The poll found only 23 percent of those surveyed had a "great deal" or "quite a lot" of confidence about what they read in newspapers, Gallup reported Monday.
That's a drop from 25 percent in 2012 and 28 percent in 2011.
The poll, which began in 1974, recorded its lowest level of confidence, 22 percent, in 2008.
The highest level of confidence, 51 percent, was reached in 1979.
Out of 16 "societal institutions," only big business, organized labor, health maintenance organizations and Congress rated lower in the poll, which was conducted June 1-4.
Conservatives, at 15 percent, had the least confidence in newspapers. Trust by moderates continued its slide, to 25 percent. About 31 percent of liberals had confidence in newspapers.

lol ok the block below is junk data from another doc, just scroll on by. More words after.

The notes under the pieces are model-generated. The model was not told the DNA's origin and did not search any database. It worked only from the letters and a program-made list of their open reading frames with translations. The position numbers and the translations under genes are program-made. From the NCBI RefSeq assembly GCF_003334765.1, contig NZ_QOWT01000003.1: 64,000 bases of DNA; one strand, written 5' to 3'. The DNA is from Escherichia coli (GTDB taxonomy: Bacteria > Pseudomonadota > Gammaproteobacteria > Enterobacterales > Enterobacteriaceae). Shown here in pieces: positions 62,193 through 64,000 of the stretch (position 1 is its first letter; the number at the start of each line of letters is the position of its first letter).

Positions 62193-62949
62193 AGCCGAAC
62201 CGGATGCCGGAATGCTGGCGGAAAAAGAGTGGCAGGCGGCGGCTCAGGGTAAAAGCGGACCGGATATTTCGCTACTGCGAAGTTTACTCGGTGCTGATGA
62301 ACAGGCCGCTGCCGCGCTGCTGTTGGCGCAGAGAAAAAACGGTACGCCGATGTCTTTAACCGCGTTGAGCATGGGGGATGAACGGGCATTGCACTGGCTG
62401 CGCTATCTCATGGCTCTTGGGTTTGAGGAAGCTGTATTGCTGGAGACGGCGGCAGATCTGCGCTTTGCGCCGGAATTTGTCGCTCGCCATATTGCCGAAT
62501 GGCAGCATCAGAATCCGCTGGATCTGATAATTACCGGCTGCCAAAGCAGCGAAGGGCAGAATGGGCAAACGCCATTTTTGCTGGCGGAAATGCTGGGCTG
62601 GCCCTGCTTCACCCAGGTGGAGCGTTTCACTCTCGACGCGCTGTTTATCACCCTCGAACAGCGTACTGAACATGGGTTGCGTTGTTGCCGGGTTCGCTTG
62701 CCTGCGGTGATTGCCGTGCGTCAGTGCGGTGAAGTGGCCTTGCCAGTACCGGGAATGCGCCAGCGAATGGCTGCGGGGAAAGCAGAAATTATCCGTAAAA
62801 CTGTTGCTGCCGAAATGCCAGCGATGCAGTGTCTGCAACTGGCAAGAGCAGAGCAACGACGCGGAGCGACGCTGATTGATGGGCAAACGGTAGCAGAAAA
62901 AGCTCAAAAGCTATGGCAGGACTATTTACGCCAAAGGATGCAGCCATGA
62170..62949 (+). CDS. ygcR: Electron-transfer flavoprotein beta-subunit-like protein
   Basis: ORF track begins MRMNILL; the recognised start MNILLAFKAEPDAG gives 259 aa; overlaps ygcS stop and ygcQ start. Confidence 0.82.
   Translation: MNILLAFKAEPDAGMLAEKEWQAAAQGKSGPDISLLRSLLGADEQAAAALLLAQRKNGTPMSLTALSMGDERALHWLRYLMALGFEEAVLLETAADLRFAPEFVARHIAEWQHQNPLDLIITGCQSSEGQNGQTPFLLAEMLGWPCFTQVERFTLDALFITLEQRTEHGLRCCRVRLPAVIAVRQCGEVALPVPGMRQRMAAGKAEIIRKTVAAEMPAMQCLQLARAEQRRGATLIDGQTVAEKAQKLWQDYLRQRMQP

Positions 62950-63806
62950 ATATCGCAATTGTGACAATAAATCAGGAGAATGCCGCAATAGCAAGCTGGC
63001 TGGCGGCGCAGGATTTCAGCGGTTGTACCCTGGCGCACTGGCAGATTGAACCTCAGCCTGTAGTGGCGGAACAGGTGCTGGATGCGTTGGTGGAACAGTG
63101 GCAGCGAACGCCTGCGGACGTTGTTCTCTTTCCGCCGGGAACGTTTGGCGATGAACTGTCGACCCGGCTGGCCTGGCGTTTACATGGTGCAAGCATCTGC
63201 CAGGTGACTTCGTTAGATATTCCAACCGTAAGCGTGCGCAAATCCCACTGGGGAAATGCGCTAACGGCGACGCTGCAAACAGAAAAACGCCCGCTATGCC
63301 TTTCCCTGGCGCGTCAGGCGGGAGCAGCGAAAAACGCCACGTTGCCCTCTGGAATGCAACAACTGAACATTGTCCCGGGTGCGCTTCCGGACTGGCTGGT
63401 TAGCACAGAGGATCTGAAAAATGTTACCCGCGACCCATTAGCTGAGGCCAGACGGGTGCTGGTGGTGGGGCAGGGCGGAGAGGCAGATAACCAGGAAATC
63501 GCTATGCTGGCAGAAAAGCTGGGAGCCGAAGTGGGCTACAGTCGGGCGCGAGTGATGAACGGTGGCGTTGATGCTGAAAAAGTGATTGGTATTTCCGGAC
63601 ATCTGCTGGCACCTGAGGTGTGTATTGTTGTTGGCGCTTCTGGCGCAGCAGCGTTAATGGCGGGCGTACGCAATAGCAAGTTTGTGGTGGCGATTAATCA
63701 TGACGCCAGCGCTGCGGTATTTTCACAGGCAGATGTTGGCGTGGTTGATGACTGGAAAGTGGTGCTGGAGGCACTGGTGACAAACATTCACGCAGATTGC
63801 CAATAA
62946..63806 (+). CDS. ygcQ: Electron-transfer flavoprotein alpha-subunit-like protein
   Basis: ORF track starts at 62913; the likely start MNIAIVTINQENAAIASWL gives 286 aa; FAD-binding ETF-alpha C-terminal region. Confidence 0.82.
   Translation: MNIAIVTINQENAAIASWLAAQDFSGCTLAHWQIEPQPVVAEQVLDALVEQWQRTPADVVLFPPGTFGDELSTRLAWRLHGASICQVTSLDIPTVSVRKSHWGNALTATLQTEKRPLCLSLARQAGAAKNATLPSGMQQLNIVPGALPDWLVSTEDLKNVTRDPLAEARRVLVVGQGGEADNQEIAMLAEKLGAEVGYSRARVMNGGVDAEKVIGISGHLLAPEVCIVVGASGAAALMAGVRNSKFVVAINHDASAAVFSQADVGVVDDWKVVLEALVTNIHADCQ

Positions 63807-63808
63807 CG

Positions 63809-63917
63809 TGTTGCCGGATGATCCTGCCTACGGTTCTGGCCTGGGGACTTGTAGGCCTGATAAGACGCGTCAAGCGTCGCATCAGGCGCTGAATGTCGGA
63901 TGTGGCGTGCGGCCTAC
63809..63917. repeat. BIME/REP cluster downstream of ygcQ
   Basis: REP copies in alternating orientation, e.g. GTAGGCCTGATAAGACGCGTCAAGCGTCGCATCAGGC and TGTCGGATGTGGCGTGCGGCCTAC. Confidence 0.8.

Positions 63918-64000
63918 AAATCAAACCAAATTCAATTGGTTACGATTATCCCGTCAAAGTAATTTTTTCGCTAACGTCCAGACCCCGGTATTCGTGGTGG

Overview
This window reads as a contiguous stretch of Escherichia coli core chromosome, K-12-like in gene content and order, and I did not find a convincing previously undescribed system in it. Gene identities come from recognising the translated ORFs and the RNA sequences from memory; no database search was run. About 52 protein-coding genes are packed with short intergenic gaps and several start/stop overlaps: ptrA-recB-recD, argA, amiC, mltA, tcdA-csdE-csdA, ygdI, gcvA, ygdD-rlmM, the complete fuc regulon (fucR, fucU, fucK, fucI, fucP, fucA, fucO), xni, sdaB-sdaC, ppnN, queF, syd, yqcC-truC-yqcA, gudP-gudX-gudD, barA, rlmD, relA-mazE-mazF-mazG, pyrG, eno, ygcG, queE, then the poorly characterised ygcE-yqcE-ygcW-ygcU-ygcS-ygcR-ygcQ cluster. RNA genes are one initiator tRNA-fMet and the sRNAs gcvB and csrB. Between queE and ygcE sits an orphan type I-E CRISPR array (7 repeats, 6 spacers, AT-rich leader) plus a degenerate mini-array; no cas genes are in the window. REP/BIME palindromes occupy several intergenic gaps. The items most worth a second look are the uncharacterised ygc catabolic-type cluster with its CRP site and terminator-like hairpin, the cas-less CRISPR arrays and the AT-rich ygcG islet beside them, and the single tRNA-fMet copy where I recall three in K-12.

Democrats were the most confident (33 percent) while only 19 percent of independents and 16 percent of conservatives expressed confidence.
The poll noted the rise of the Internet and social media sites and the increasingly partisan nature of cable news as factors in the declining confidence.
The survey was conducted with 1,529 adults and had a margin of error of 3 percent.